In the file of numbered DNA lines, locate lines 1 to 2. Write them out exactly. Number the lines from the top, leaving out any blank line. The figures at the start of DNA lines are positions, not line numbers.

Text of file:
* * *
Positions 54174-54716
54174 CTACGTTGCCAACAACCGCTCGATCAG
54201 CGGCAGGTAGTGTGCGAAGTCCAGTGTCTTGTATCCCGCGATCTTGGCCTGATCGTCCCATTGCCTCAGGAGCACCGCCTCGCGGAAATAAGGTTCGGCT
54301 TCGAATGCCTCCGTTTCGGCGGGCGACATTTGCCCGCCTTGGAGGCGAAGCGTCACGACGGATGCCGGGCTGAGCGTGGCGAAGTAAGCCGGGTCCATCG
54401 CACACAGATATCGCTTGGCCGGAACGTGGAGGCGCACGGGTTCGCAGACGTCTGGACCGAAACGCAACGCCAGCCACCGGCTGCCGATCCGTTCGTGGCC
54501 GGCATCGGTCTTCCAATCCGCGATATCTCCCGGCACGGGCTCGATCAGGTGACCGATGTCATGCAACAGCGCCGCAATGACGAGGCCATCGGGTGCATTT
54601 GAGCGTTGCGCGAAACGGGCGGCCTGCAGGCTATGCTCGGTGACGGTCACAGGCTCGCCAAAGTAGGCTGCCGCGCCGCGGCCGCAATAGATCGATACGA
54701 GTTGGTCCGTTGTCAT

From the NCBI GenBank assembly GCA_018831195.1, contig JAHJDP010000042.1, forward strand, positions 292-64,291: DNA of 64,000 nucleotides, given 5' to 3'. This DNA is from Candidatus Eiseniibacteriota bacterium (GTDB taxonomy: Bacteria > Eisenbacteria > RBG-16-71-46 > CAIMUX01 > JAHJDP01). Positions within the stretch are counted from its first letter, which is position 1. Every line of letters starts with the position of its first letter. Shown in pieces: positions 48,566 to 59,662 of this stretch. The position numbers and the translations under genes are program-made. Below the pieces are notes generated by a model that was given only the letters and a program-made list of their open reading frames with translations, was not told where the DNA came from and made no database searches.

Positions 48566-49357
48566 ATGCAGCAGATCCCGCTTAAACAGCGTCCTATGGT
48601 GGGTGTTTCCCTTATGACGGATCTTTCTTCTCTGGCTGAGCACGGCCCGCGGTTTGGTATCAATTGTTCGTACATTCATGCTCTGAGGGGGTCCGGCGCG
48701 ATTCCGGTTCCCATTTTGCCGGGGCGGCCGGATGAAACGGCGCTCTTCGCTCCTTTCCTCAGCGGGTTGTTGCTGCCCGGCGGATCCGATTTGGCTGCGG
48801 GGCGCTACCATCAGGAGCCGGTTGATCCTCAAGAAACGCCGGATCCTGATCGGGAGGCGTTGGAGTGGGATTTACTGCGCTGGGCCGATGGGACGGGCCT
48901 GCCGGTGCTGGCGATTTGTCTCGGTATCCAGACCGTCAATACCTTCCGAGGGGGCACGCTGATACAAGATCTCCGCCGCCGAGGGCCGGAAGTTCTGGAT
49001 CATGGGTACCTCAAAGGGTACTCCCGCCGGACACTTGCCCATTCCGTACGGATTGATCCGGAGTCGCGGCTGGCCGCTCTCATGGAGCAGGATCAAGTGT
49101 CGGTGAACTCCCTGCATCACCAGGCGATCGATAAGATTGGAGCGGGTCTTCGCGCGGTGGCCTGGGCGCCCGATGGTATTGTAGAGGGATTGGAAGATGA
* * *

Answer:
Positions 54174-54716
54174 CTACGTTGCCAACAACCGCTCGATCAG